A 42 -year-old female consults you because of vaginal discharge.
Do you have allergies, hay fever or asthma?
This question isn't helpful in this clinical setting.
Tell me about the discharge.
There isn't much discharge; it is foamy, gray and smells terrible.
The nature of the vaginal discharge is essential in the diagnosis. Unfortunately, in daily practice, you will rarely get an answer as precise as this one.
Do you have burning on urination?
This question helps limit the differential diagnostic considerations.
Do have itching?
Subjective symptoms can aid the differential diagnostic process and must not be forgotten when planning therapy.
Do you have any other illnesses?
One should always ask this question, but here the answer is not helpful.
When did you last have sexual intercourse?
Five days ago, with my husband.
The sexual history is essential when confronted with vaginal discharge.
How long have you have the discharge?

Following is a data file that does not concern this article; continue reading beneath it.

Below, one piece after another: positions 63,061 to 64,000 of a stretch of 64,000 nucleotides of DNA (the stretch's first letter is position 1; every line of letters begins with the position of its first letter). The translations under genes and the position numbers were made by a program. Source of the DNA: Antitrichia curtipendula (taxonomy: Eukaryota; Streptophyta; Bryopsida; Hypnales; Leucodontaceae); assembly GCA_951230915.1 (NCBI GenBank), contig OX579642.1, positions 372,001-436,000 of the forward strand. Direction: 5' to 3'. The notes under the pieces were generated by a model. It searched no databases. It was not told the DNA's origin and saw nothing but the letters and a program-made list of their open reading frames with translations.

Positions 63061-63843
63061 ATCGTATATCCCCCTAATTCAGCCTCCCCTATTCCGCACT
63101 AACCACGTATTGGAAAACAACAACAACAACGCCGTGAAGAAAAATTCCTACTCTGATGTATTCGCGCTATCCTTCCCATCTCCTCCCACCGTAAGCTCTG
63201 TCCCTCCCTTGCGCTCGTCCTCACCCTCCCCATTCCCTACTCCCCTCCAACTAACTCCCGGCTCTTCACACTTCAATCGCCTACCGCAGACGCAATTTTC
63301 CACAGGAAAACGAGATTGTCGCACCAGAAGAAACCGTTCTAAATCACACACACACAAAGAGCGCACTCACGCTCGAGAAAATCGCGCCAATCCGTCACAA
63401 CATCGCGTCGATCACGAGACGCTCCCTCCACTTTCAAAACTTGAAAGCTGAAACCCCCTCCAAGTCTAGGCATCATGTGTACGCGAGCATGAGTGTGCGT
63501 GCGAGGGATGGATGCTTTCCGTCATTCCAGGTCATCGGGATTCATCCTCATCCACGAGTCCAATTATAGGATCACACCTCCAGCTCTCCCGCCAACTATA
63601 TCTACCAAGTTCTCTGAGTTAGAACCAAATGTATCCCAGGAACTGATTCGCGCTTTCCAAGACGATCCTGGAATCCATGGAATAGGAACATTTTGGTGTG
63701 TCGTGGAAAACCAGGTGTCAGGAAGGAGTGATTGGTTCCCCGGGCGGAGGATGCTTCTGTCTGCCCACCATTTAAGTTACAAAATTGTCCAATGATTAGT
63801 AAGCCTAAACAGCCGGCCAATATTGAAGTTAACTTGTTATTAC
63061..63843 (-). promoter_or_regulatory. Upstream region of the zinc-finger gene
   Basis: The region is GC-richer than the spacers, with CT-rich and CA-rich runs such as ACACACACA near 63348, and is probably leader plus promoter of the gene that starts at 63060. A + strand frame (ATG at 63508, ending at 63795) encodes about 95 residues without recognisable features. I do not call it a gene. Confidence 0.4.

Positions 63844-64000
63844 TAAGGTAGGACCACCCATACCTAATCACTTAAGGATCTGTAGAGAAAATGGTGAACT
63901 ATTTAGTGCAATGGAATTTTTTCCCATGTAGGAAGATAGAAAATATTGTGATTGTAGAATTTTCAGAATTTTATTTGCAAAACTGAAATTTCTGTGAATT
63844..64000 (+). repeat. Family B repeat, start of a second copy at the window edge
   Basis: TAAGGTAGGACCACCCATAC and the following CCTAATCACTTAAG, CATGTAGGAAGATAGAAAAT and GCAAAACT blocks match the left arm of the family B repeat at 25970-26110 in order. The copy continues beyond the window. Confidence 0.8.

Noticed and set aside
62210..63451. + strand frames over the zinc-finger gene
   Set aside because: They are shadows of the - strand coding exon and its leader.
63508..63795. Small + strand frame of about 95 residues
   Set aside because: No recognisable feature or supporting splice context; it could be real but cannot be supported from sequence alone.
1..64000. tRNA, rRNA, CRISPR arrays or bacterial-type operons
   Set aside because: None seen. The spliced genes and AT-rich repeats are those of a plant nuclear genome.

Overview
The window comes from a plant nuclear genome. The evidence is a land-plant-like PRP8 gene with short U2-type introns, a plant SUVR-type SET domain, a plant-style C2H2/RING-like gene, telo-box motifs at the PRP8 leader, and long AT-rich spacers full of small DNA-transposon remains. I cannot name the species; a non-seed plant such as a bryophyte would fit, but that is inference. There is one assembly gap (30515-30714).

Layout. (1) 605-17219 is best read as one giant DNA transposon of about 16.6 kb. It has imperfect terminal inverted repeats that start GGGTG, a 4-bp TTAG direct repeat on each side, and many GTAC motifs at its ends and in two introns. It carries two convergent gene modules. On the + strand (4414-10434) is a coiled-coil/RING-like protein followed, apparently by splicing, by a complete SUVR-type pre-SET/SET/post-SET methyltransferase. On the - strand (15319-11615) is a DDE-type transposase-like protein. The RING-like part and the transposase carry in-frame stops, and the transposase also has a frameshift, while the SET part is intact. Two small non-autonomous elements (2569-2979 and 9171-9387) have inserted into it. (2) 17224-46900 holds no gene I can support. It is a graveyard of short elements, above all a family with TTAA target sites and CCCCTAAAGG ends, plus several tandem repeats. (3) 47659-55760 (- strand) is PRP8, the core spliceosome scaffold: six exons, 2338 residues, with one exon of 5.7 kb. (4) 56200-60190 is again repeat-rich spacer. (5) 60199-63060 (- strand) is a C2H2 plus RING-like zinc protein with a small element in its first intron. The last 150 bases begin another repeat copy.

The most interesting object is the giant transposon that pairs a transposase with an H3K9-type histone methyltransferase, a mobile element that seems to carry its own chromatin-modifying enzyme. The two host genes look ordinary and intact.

I don't know exactly, maybe for a few weeks.
The time course can point you towards the right diagnosis.
Choose the right efflorescences:
An ulcer is a skin defect involving epidermis and dermis; it is not present here.
No small blisters are visible.
An erosion is a superficial defect with loss of epidermis: no such lesion is seen.
The genitalia appear normal for the patient's age.
Correct. The patient has vaginal discharge and no primary skin lesion.
Choose the right diagnosis:
There is no urethritis, since the patient has no dysuria.
The nature of the discharge described by the patient best fits this diagnosis.
Herpetic vulvovaginitis is associated with pain and skin lesions.
There is no dysuria and the discharge is not purulent.
Choose the right therapy(ies):
Therapy for candidiasis but usually as single dose.
Treatment of choice.
Therapy for gonorrhea.
Topical therapy can be tried with clindamycin or metronidazole creams which must be administered vaginally for 7 days.
Therapy for nonspecific urethritis.